JavaScript Closures

A confusing but important topic for every JS Dev


An introduction to JS Closures

Between the many topics of JSClosures stand out as an often challenging and confusing subject. 

Closures aren't that hard; learning how they work is just the first step into a more advanced and useful way to improve JavaScript scripts. Moreover, some examples may help you figure out how to use them and take advantage of them in many different situations.

Lexical Scope

To properly understand how closures work and what they are, we first need to tackle Lexical Scoping.

I already wrote something about scopes in a previous article about variables declaration. You should check that out too.

As explained in the previously mentioned post, JavaScript organizes variables in the Global Scope and Local Scope variables. The position of the variable defines its current Scope.

Lexical Scope means that a lower Scope can access a variable defined in a higher Scope. 

In other words: Lexical Scope defines how nested functions resolve variable names.

See the example underneath.

const global = 'a global variable';
function doSomething() {
  // Yay, we can access an upper scope variable!
  console.log(global); 
}

doSomething() // 'a global variable'

Easy, isn't it? The variable global is accessible from the underneath function.

We can now talk about Closures.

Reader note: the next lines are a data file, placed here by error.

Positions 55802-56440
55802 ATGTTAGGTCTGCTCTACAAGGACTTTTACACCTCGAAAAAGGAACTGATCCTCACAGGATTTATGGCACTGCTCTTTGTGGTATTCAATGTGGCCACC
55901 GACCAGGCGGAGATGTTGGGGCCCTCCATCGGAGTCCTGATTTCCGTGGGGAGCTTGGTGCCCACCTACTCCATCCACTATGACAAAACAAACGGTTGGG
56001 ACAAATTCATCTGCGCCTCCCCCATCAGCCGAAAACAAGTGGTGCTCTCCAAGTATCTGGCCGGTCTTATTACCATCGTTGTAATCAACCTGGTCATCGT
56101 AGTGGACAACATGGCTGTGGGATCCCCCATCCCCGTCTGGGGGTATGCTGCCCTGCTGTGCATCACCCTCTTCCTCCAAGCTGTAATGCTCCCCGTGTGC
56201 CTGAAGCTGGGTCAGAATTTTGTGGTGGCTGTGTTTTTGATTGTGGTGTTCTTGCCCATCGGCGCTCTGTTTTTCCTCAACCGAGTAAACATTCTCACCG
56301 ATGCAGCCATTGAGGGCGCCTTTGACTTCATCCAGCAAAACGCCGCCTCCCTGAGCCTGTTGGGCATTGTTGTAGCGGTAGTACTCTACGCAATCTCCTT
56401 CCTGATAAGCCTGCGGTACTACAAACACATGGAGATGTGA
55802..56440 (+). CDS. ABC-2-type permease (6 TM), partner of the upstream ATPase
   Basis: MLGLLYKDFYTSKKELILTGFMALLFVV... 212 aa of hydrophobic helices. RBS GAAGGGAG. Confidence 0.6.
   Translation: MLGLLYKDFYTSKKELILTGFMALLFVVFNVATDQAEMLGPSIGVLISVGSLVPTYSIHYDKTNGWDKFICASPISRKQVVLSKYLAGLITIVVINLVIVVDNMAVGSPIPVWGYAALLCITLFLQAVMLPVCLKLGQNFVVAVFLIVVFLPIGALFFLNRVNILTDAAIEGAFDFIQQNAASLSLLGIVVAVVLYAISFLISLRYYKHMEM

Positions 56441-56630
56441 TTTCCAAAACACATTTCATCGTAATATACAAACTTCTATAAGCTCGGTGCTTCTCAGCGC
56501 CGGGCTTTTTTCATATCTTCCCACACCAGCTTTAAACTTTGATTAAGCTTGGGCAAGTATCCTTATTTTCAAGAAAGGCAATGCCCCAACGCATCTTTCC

Closures

According to MDN, a closure is "the combination of a function bundled together (enclosed) with references to its surrounding state.".

In other words, if we create multiple functions one inside another, if a lower level function accesses an upper-level Scope, we got Closure.

The example above is also a Closure. 

It's not necessary to have multiple functions to create one. As far as we access an upper-level Scope from a function, we've created a Closure.

When we create a function, we implicitly create a Closure. Why? Well, any function can access JavaScript's Global Scope, containing the Window object, for instance.

Let's now see a closure containing a function. We can do that in two different but complementary ways.

Firstly, by creating an inner function and running it right away.

function doSomething() {
  const someVar = 1;
  function doMore() {
    console.log('someVar: ' + someVar);
  }
  
  doMore();
}

// ALTERNATIVELY
function doSomething() {
  const someVar = 1;
  (function () {
    console.log('someVar: ' + someVar);
  })();
}

doSomething(); // 1

And secondly, by defining an inner function and returning it.

function doSomething() {
  const someVar = 1;
  function doMore() {
    console.log('someVar: ' + someVar);
  }
  
  return doMore;
}

const closure = doSomething();
closure(); // 1

In the first case, we can run the function anonymously. That will work the same; it's up to you.

On the other hand, the second case can get more powerful. We can use it to create a function factory, which will work similarly to classes.

Let's write a simple example. I'm going to return an arrow function to make things shorter.

function sum(a) {
  return b => {
    return a + b;
  }
}

const sum5 = sum(5);
sum5(1); // 6
sum5(2); // 7

As you can see, the outer Scope can maintain its state; we can use this concept to write an easy counter function.

function counter() {
  let start = 0;
  
  return () => start++;
}

const increment = counter();
console.log(increment()); // 0
console.log(increment()); // 1
console.log(increment()); // 2

Conclusion

These are the basics of Closures. As you can see, you probably used them already without even realizing it. For example, the setInterval and setTimeout methods use the same concept to work.

Later on, you can use these topics to create highly efficient architectures for libraries and frameworks.